Finally we came upon a station - thanks to God.  Oh, but wait....they don't have a gas can? The man, his wife and R2 start rifling through the trash looking for pop bottles.  Now, I don't know much about cars but isn't sugar in the gas tank a bad thing? Oh well, the car is not going to last so keep searching people.

Meanwhile the kid wakes up and starts to play with the radio, blasting it and taking the car out of gear.  I try, desperately to remember how to say "stop it," in Spanish as I feel the car start to roll. All I manage is "no no" in Spanish, which is pretty much "no no" in English, as I reef on the emergency brake.

They find the bottles, fill a few and we are on the road back to our car.  Not so fast...we have to get past the Mexican Army who has created a roadblock near the gas station.  Of course, we have no passport or marriage certificate in the bikini.  Why is this red-headed gringa with a bunch of Mexicans?  R2 told me to slump down in the car, as if there was any room to slump.  I am holding two, two-litre bottles of gasolina between my feet, trying to not slosh gas everywhere and scootch down.  Canada has got talent!

The Mexican sunset
We locate the abandoned car, the man wedges a branch to open the tank far enough so R2 can pour the gas, which he managed to douse himself with, we gave the man a  hundred pesos for his trouble, and we were on our way.  You will be happy to know, we still managed to have our nightly Paloma on the deck and watch the colourful sunset (after R2 showered off the gasoline).

The moral of this story is...ALWAYS CHECK YOUR GAS TANK IN MEXICO.  It is not the rentals' practise to fill them up when returned.

Dear people, don't fear Mexico and don't spread hate about the eighth largest nation.  Most of the people are kind and generous.  Be cautious, be smart and remember, you are a visitor in their country.  There is far more to do in this wondrous place than get blindly drunk and insult these hard-working people.

One day we will get back to a place we both love, one day the drug cartels and the government corruption will subside.  Until we return it is up to YOU to continue our love affair of Mexico.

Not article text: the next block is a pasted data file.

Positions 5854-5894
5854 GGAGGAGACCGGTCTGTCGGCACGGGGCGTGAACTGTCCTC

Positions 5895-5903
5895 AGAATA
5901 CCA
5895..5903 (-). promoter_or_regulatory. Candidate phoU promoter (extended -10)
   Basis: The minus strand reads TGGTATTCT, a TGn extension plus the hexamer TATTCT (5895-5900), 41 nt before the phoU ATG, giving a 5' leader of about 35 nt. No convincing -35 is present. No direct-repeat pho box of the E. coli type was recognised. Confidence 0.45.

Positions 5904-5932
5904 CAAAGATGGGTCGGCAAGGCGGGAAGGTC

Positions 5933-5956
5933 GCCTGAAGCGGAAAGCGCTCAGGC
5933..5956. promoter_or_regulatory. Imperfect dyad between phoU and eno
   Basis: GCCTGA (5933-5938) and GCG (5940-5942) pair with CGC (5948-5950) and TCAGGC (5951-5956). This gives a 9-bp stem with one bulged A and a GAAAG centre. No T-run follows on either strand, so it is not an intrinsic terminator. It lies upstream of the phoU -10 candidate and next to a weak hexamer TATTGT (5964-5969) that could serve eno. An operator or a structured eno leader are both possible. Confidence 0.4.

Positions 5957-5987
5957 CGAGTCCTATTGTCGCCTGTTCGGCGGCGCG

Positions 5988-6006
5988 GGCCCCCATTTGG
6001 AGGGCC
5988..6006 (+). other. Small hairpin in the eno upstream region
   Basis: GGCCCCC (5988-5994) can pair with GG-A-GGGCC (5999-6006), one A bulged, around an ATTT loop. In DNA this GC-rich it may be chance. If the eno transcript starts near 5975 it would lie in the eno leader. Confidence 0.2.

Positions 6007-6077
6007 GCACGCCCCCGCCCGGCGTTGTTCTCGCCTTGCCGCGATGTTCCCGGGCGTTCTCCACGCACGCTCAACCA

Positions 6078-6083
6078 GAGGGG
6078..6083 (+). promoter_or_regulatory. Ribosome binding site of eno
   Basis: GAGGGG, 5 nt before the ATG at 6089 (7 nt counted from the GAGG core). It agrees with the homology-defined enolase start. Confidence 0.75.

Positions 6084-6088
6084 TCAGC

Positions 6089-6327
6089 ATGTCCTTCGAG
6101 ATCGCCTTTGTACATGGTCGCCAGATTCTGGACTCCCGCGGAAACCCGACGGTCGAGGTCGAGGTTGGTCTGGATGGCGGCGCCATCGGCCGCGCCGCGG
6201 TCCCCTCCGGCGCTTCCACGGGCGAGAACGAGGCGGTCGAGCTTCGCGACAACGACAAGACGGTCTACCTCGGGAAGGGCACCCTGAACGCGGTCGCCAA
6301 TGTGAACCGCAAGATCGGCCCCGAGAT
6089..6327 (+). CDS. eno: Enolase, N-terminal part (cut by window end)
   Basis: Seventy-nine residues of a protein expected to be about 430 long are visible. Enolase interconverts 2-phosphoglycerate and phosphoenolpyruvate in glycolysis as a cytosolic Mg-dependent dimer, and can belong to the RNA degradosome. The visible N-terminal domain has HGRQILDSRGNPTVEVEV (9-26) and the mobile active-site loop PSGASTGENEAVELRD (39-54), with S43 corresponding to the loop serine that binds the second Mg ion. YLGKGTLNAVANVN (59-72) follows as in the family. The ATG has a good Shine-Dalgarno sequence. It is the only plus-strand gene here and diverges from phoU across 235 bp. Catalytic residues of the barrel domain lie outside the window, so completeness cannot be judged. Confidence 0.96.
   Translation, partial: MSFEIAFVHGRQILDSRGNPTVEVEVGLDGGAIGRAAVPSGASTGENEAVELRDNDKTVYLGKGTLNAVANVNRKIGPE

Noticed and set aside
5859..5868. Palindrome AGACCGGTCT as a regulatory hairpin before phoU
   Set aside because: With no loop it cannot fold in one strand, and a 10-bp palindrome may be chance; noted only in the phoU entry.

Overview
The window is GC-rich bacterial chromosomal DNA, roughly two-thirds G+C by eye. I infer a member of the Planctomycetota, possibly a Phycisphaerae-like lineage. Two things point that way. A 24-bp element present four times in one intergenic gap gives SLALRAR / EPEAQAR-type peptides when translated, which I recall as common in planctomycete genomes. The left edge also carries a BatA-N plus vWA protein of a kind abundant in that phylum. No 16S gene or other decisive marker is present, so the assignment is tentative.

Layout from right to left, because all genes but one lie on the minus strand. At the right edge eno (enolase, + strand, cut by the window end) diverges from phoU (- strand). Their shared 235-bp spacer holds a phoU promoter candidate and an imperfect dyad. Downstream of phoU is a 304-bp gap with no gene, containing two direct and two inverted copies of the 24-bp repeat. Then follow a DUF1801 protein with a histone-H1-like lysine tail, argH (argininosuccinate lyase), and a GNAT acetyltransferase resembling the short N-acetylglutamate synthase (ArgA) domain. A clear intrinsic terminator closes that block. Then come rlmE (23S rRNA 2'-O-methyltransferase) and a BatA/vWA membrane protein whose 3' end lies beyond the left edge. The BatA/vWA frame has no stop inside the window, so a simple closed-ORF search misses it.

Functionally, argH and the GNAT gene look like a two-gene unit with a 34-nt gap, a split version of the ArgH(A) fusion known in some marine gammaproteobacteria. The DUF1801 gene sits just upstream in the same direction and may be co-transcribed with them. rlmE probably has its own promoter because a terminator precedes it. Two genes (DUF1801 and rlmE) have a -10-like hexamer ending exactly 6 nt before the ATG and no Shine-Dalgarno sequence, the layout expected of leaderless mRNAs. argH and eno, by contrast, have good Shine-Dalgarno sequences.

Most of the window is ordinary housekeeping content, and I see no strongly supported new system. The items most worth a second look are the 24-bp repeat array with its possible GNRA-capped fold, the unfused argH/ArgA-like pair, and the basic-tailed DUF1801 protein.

1. Thanks for sharing this wonderful story Layna! I have faith in the kindness of people, but I also pay attention to my spider senses and try to avoid situations where I might put myself in danger. Hugs to you and R2. Jacquie

  2. So true Jacquie. We seem to take what the media says as gospel and then forget about the other 123 M that are good people and hate what is happening in the country as well. Can't go wrong with Spidy senses!

  3. Layna, your blogs are so vibrant and captivating I feel like I'm there with you some days. Your so very talented, you really need to be a big wig publicists for some A+ hollywood star :)

    WE ♥ U

  4. I don't know what to say... last time I needed gas not from the gas station, I had to swallow the first half liter because I was sucking so hard to make the gas come down from the hose to my stolen container from a car in the street with no gas cap on. New car models now come with a system by which you can no longer do this. After finding all the pop bottles we needed, and pouring gas into the gas tank of our little bugger, half of my body was soaked in the explosive, volatile liquid. I had to take three showers, two deep dives in the ocean and have a cow pee on me before the stench was under control...

  5. HHHHHMMMM, El Mexicano, most Mexicans I know don't say "by which." I think you are my handsome R2 trying to trick me, jajajaja. I also believe it was Burro Pee, not cow. That was when we were in India! You always get your pee stories mixed up.